1965 Oldsmobile 442 (First Generation: 1964-1967)
With the GTO receiving GM corporate sanction, Oldsmobile followed suit with a big-engine 442. The B09 option was renamed 442 and the price was lowered to $190.45 for F-85s and $156.02 for Cutlasses. The new 400 CID (6.6 L) engine became standard, and the definition of "442" was restated as 400 cubic inches, 4 barrel carburetor (a 515 cfm Rochester 4-Jet), 2 exhausts. Output for the big engine rose to 345 hp (257 kW) and 440 lb·ft (597 N·m). The standard transmission became a three-speed manual with the four-speed as an option, and Oldsmobile's two-speed Jetaway automatic transmission was added as an alternative. The '65 was the first 442 to use a Hurst shifter, which was included when the HD 3 speed manual transmission was ordered. The heavy duty 3 speed was a mid year introduction and used a floor shifter, unlike the early 3 speed that used a column shifter.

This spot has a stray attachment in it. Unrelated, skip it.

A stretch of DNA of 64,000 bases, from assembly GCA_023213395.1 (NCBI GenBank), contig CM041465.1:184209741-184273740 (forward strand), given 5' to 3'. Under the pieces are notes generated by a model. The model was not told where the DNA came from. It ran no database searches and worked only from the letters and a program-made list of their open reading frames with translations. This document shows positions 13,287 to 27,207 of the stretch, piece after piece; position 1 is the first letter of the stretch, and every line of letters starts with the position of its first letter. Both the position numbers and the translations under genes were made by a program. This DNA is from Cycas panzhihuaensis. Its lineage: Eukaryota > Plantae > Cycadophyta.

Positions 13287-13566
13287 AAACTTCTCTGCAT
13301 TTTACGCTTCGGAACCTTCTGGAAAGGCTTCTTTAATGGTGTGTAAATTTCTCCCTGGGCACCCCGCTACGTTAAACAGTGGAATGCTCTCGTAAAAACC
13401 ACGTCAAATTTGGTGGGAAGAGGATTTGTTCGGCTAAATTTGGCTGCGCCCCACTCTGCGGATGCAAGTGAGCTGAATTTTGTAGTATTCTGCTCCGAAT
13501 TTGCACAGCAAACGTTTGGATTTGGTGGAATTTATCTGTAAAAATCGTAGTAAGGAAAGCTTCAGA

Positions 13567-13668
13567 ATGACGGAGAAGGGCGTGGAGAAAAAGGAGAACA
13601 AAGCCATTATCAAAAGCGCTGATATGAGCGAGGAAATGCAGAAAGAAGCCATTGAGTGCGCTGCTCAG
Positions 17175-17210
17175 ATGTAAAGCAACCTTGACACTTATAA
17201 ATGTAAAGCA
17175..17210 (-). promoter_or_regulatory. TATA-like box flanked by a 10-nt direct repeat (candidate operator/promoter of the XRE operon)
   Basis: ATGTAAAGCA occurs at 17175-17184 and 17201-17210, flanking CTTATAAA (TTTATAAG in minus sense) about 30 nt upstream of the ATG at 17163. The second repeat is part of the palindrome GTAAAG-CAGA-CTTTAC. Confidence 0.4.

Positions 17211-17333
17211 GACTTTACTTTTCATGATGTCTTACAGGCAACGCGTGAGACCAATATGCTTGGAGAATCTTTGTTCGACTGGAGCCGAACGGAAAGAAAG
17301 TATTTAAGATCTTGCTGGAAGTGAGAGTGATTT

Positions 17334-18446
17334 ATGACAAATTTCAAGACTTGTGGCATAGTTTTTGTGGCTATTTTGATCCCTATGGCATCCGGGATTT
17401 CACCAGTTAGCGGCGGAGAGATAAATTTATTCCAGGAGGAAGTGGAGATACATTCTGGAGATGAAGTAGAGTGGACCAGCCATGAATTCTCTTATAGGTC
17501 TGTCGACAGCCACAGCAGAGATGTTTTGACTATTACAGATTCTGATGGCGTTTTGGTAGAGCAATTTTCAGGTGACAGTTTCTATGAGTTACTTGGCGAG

Other touches added to the '65 were chrome body side scoops adorned with 442 badging, chambered dual exhaust pipes, chrome single snout air cleaner, and 442 badging on the dash. Late in the year option N98 was added, which were chrome reversed 14 × 6 in (360 × 150 mm) wheels. It also offered standard bucket seats when optioned on the Cutlass and a 6,000 rpm tachometer, mounted in the console, more as decoration than for usefulness. The console was optional, which made the tach optional.
Modern Rod tested a 1965 F85 442 with the four-speed manual, slicks, and headers and obtained a quarter mile acceleration of 13.78 seconds at 102.73 mph (165 km/h); Car Life's automatic '65 ran the quarter mile in 15.5 seconds at 89 mph (143 km/h), with a 0 to 60 time of 7.8 seconds. Offered in four body styles, sales rose to 25,003, including 3,468 convertibles.
Source: Wikipedia, 2011